The opinion of the court was delivered by: Seybert, District Judge
On June 9, 2004, this Court denied Petitioner DeMark Dixon's application for a writ of habeas corpus pursuant to 28 U.S.C. § 2255. On September 12, 2005, the Second Circuit Court of Appeals dismissed Petitioner's appeal of the June 2004 Order because Petitioner failed to demonstrate the denial of a constitutional right. Petitioner then moved pursuant to Federal Rule of Civil Procedure 60(b) for relief from his judgment of conviction. Petitioner cited the ground of actual innocence. The Court denied Petitioner's Rule 60(b) motion in an Order dated April 6, 2006. Petitioner appealed the April 2006 Order to the Second Circuit. The Second Circuit dismissed the appeal because this Court had yet to address whether a Certificate of Appealability should be granted. Accordingly, on July 21, 2006, this Court denied Petitioner's request for a Certificate of Appealability, pursuant to Federal Rule of Appellate Procedure 22(b) and 28 U.S.C. § 2253(c)(2) because Petitioner failed to make a substantial showing of denial of a constitutional right. In the Order, the Court noted that Petitioner needed to apply to the Circuit for further relief. Subsequently, Petitioner applied to the Circuit for relief, and on April 19, 2007, the Court of Appeals issued a mandate ordering as follows: the motions are denied and the appeal is dismissed because the appellant has failed to show that: "(1) jurists of reason would find it debatable whether the district court abused its discretion in denying the Rule 60(b) motion, and (2) jurists of reason would find it debatable whether the underlying habeas petition, in light of the grounds alleged to support the 60(b) motion, states a valid claim of the denial of a constitutional right."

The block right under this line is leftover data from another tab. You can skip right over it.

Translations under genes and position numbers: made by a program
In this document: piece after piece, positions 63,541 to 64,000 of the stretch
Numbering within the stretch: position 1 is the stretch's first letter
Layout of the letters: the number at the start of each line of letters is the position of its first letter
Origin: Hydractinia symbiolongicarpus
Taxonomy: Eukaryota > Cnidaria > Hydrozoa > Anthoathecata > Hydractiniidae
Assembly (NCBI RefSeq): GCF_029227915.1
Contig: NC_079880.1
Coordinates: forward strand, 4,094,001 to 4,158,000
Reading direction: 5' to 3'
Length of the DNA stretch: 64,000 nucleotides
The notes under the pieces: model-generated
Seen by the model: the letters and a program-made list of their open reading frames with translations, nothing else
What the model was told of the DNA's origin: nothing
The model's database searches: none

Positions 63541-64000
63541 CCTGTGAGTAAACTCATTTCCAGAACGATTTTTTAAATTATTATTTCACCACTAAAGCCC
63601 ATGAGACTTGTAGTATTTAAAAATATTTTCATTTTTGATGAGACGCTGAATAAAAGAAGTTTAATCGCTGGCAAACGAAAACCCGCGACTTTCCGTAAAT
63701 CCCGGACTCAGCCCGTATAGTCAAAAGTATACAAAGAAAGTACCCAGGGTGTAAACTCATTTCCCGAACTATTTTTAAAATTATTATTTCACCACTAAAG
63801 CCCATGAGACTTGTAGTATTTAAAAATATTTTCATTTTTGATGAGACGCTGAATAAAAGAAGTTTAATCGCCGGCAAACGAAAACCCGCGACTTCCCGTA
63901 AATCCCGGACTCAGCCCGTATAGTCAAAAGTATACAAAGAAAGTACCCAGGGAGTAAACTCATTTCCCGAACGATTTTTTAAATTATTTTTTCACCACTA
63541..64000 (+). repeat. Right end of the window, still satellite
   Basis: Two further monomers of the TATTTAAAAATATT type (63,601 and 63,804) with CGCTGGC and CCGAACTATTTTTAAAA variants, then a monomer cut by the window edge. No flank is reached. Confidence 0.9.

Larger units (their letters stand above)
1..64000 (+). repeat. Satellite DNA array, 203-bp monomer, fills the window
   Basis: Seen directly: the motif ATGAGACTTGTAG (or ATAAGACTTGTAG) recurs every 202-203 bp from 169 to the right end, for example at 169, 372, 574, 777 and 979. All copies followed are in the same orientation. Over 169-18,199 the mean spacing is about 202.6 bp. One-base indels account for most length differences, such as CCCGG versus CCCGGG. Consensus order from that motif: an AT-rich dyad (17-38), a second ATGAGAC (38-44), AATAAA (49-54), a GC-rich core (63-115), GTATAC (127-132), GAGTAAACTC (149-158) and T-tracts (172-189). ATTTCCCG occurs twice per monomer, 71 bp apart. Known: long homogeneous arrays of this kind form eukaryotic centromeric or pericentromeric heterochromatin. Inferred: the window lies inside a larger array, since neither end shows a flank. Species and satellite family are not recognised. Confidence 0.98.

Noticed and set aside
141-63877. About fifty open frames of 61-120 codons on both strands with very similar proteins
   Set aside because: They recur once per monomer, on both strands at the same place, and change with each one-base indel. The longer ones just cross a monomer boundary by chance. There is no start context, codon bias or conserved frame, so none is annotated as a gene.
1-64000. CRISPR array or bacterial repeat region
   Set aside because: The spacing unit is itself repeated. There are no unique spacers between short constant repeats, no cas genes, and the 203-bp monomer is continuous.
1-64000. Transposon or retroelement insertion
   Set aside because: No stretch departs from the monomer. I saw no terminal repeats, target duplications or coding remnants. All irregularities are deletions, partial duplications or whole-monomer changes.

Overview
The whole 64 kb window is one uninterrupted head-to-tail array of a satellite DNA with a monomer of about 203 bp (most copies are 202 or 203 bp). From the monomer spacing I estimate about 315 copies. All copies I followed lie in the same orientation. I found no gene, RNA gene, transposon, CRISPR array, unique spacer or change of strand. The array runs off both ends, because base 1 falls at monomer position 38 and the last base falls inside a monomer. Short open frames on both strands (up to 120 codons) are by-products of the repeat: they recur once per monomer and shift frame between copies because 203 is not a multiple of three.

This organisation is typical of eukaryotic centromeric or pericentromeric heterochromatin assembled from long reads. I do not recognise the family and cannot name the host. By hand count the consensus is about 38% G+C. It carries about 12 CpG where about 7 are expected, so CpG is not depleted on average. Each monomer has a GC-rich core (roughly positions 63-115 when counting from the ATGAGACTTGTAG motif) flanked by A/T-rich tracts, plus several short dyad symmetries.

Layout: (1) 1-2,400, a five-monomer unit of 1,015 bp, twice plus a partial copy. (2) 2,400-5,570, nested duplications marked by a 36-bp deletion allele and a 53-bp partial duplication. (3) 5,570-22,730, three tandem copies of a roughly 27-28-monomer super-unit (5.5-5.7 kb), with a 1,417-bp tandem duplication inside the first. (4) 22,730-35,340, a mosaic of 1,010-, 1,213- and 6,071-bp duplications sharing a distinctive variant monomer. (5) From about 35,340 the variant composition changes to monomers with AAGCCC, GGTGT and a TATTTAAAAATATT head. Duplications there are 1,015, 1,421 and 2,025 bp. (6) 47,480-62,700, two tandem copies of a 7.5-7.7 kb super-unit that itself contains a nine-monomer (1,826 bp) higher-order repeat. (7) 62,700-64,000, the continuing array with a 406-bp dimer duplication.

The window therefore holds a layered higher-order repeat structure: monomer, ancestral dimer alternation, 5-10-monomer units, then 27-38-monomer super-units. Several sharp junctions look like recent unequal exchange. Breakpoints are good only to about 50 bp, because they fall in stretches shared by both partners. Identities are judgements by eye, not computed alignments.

Dixon v. United States, No. 06-CR-2399 (Apr. 19, 2007) (citing Kellogg v. Strack, 269 F.3d 100, 104 (2d Cir. 2001) (per curiam)).
On May 28, 2009, Petitioner again sought to have this case reopened and have his case transferred to the United States District Court for the Southern District of New York. In an Order dated October 9, 2009, the Court denied his application as frivolous and barred him from future filings without prior approval from the Court.
To obtain a certificate of appealability, a petitioner must make a substantial showing of the denial of a constitutional right; otherwise, a certificate of appealability will not issue. See 28 U.S.C. § 2253(c)(2); United States v. Lozano, Nos. 09-CV-3130, 05-CR-1069, 2009 WL 1024294, at *3 (S.D.N.Y. Apr. 14, 2009); Lucidore v. New York State Div. of Parole, 209 F.3d 107, 111-13 (2d Cir. 2000). In this case, because the petition is utterly frivolous, the Court finds that any appeal would not be taken in good faith. Therefore, the Court will not issue a certificate of appealability and DENIES leave to appeal in forma pauperis. See 28 U.S.C. § 1915(a)(3).
For the reasons stated above, the Court will not issue a certificate of appealability and DENIES leave to appeal in forma pauperis.
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